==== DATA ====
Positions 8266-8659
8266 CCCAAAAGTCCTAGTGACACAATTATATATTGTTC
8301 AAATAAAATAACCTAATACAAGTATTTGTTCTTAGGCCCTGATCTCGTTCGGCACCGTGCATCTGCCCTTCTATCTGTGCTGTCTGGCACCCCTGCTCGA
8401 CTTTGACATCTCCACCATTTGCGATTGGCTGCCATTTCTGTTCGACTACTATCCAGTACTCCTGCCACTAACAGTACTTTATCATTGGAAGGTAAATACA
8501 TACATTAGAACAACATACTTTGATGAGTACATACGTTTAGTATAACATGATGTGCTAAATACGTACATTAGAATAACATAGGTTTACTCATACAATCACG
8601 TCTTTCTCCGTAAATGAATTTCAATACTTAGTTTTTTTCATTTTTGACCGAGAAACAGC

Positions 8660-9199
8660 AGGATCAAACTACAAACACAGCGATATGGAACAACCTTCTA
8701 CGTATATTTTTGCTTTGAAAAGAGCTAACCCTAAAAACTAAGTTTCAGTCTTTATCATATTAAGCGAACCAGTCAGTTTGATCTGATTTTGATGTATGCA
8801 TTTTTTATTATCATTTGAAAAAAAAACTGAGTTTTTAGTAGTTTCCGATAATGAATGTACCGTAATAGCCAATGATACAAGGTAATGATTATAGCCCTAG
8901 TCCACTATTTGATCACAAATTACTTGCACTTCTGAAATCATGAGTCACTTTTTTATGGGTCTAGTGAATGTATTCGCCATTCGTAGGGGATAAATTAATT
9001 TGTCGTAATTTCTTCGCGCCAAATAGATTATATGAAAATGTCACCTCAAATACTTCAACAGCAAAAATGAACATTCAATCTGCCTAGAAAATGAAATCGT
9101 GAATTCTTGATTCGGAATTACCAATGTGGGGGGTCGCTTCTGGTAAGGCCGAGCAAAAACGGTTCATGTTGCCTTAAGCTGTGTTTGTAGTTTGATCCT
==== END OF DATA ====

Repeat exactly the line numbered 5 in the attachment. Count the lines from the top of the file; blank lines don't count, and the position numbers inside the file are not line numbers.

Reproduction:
8501 TACATTAGAACAACATACTTTGATGAGTACATACGTTTAGTATAACATGATGTGCTAAATACGTACATTAGAATAACATAGGTTTACTCATACAATCACG